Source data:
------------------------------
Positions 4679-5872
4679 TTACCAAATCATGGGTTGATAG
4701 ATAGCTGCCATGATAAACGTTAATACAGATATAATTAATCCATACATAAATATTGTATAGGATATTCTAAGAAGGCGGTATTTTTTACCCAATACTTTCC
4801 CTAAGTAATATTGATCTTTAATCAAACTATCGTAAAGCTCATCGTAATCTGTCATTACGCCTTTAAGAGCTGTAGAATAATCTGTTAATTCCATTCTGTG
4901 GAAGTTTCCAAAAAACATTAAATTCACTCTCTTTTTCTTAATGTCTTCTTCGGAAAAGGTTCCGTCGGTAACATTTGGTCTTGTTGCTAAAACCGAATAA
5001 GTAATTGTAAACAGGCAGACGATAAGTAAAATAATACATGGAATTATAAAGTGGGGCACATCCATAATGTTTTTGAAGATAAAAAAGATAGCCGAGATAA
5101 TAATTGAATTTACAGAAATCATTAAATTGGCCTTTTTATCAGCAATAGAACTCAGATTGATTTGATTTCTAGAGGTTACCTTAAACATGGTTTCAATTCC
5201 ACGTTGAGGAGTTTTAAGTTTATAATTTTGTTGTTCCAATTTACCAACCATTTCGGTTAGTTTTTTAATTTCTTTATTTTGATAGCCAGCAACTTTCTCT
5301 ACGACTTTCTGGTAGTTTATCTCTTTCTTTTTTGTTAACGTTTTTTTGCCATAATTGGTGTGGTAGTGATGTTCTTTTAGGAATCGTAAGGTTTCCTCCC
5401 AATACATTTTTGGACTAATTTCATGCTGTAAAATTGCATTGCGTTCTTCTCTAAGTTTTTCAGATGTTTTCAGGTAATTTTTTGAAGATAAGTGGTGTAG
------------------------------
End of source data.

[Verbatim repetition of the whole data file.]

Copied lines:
Positions 4679-5872
4679 TTACCAAATCATGGGTTGATAG
4701 ATAGCTGCCATGATAAACGTTAATACAGATATAATTAATCCATACATAAATATTGTATAGGATATTCTAAGAAGGCGGTATTTTTTACCCAATACTTTCC
4801 CTAAGTAATATTGATCTTTAATCAAACTATCGTAAAGCTCATCGTAATCTGTCATTACGCCTTTAAGAGCTGTAGAATAATCTGTTAATTCCATTCTGTG
4901 GAAGTTTCCAAAAAACATTAAATTCACTCTCTTTTTCTTAATGTCTTCTTCGGAAAAGGTTCCGTCGGTAACATTTGGTCTTGTTGCTAAAACCGAATAA
5001 GTAATTGTAAACAGGCAGACGATAAGTAAAATAATACATGGAATTATAAAGTGGGGCACATCCATAATGTTTTTGAAGATAAAAAAGATAGCCGAGATAA
5101 TAATTGAATTTACAGAAATCATTAAATTGGCCTTTTTATCAGCAATAGAACTCAGATTGATTTGATTTCTAGAGGTTACCTTAAACATGGTTTCAATTCC
5201 ACGTTGAGGAGTTTTAAGTTTATAATTTTGTTGTTCCAATTTACCAACCATTTCGGTTAGTTTTTTAATTTCTTTATTTTGATAGCCAGCAACTTTCTCT
5301 ACGACTTTCTGGTAGTTTATCTCTTTCTTTTTTGTTAACGTTTTTTTGCCATAATTGGTGTGGTAGTGATGTTCTTTTAGGAATCGTAAGGTTTCCTCCC
5401 AATACATTTTTGGACTAATTTCATGCTGTAAAATTGCATTGCGTTCTTCTCTAAGTTTTTCAGATGTTTTCAGGTAATTTTTTGAAGATAAGTGGTGTAG